Example Processes for Incremental Backup
Once incremental backup is put into operation, one of the IB plexes is attached to the SRL, as the active IB plex (step 310). The active IB plex is the IB plex that is written to in parallel with the original SRL plex, with the same log information being written to each. Once the IB plex has been attached, a checkpoint is written to both the original SRL plex and the active IB plex (step 315). Replication information is then written to the original SRL plex and the active IB plex (step 320).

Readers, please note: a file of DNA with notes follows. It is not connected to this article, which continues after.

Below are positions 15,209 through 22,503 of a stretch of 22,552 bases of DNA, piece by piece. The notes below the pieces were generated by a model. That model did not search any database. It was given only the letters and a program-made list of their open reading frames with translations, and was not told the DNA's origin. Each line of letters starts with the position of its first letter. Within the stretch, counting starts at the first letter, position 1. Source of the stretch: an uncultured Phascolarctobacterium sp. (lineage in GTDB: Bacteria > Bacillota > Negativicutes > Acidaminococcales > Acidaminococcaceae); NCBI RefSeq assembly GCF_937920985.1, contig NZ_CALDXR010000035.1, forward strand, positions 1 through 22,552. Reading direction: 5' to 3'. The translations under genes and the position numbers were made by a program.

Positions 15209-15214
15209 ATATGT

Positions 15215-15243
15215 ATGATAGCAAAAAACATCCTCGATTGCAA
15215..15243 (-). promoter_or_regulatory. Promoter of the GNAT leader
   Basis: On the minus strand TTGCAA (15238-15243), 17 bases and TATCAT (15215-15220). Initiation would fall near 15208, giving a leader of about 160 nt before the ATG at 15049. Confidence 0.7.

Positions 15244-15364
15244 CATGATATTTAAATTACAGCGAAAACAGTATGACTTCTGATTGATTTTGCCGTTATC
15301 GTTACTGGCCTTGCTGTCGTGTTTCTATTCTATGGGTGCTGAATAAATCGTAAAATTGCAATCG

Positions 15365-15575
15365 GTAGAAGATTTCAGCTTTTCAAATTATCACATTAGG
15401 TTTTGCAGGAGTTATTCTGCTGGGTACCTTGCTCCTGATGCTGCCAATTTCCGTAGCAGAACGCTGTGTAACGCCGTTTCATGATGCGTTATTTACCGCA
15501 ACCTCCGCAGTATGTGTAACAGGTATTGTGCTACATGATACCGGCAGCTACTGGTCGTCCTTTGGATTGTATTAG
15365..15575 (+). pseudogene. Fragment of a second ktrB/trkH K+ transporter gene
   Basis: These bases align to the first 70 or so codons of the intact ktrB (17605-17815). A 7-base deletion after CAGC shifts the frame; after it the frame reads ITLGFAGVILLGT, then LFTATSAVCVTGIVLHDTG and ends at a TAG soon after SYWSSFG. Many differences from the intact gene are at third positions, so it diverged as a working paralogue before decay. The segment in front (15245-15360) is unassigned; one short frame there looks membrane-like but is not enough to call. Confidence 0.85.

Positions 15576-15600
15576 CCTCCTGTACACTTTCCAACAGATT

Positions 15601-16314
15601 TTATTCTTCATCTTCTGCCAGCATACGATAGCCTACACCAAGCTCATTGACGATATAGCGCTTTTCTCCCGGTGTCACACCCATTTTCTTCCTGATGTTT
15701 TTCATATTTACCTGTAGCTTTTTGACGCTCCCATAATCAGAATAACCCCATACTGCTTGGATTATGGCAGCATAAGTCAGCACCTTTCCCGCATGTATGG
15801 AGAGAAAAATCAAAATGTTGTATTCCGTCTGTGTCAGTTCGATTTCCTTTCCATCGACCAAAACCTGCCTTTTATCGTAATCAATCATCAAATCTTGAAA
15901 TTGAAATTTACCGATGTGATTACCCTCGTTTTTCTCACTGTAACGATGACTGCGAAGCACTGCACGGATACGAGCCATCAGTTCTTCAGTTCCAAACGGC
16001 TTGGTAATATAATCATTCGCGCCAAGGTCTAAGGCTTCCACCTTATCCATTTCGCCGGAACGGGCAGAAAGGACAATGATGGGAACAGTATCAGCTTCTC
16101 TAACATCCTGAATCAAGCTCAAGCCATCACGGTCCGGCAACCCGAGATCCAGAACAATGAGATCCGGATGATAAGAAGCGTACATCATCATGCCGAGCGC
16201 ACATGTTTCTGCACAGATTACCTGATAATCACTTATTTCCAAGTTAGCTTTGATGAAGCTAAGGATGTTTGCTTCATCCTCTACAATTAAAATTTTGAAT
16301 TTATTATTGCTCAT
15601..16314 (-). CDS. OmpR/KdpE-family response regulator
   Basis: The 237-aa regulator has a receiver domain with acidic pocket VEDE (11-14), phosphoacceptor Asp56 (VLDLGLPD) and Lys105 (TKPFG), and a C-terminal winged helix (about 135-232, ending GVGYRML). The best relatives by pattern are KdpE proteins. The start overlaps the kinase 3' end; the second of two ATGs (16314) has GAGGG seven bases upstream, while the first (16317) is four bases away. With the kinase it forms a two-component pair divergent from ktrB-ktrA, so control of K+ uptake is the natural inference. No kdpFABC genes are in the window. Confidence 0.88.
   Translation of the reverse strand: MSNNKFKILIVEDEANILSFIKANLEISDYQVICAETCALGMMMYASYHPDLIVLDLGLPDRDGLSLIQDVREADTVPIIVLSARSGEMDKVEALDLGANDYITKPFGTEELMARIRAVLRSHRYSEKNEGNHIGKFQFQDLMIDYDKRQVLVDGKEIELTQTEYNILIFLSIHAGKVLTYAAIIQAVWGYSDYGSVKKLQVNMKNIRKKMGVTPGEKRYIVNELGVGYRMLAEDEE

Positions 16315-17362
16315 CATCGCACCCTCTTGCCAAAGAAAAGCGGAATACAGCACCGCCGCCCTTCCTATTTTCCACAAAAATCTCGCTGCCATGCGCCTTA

Periodically (e.g., on a timed basis or by some other measure), a determination is made as to whether an incremental backup should be made (step 325). This decision is typically made by the software controlling the backup process. If an incremental backup is to be made, a breakoff procedure is performed, in which the active IB plex is disconnected from the SRL, and another IB plex is attached to the SRL (and so made active) (step 330). It will be noted that the decision to break off the active IB plex can be made by the backup application or as a result of the active IB plex being full (i.e., an impending overflow condition). In the latter case, where a pool of IB plexes is implemented, the currently-active IB plex is broken off, and a selected one of the IB plexes from the IB plex pool is attached to the SRL, as discussed subsequently herein. These operations can be performed despite the fact that backup of the IB plex active prior to the currently-active IB plex has not completed (i.e., the currently-active IB plex can be broken off prior to completion of the prior active IB plex's backup). Alternatively, if an incremental backup is not yet required, a determination is made as to whether a breakoff will be forced (e.g., when the active IB plex is full (i.e., about to overflow, as noted), at a user's command, when the SRL is being taken offline, or the like) (step 335). Once it is determined that the current active IB plex will remain so, or a breakoff procedure is performed, the system continues writing replication information to the SRL (the original SRL plex and the active IB plex) (step 320).